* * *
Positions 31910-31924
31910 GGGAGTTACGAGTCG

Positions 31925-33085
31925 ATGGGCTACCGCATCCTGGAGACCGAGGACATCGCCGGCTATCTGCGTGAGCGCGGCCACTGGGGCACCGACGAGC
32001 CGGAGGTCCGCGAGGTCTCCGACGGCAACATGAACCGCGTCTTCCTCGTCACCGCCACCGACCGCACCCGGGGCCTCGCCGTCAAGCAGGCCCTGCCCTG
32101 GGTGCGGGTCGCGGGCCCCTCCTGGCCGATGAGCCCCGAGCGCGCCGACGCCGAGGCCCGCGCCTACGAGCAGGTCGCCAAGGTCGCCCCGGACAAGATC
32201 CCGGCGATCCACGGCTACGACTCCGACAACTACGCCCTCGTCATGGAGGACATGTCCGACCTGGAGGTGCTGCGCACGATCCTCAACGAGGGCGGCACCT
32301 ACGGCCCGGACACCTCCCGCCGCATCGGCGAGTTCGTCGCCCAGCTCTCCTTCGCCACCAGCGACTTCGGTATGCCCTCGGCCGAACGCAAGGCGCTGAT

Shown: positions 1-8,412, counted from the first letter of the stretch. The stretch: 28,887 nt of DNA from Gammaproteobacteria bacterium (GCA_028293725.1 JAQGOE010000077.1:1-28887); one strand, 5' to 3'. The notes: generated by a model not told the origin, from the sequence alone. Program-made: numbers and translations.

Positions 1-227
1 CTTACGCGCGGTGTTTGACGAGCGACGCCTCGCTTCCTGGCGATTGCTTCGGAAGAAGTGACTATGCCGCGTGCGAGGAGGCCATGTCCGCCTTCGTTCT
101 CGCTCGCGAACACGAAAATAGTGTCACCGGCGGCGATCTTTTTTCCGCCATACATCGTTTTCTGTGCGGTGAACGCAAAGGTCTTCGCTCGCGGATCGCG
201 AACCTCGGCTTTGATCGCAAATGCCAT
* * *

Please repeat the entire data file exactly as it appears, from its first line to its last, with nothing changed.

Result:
Positions 31910-31924
31910 GGGAGTTACGAGTCG

Positions 31925-33085
31925 ATGGGCTACCGCATCCTGGAGACCGAGGACATCGCCGGCTATCTGCGTGAGCGCGGCCACTGGGGCACCGACGAGC
32001 CGGAGGTCCGCGAGGTCTCCGACGGCAACATGAACCGCGTCTTCCTCGTCACCGCCACCGACCGCACCCGGGGCCTCGCCGTCAAGCAGGCCCTGCCCTG
32101 GGTGCGGGTCGCGGGCCCCTCCTGGCCGATGAGCCCCGAGCGCGCCGACGCCGAGGCCCGCGCCTACGAGCAGGTCGCCAAGGTCGCCCCGGACAAGATC
32201 CCGGCGATCCACGGCTACGACTCCGACAACTACGCCCTCGTCATGGAGGACATGTCCGACCTGGAGGTGCTGCGCACGATCCTCAACGAGGGCGGCACCT
32301 ACGGCCCGGACACCTCCCGCCGCATCGGCGAGTTCGTCGCCCAGCTCTCCTTCGCCACCAGCGACTTCGGTATGCCCTCGGCCGAACGCAAGGCGCTGAT

Shown: positions 1-8,412, counted from the first letter of the stretch. The stretch: 28,887 nt of DNA from Gammaproteobacteria bacterium (GCA_028293725.1 JAQGOE010000077.1:1-28887); one strand, 5' to 3'. The notes: generated by a model not told the origin, from the sequence alone. Program-made: numbers and translations.

Positions 1-227
1 CTTACGCGCGGTGTTTGACGAGCGACGCCTCGCTTCCTGGCGATTGCTTCGGAAGAAGTGACTATGCCGCGTGCGAGGAGGCCATGTCCGCCTTCGTTCT
101 CGCTCGCGAACACGAAAATAGTGTCACCGGCGGCGATCTTTTTTCCGCCATACATCGTTTTCTGTGCGGTGAACGCAAAGGTCTTCGCTCGCGGATCGCG
201 AACCTCGGCTTTGATCGCAAATGCCAT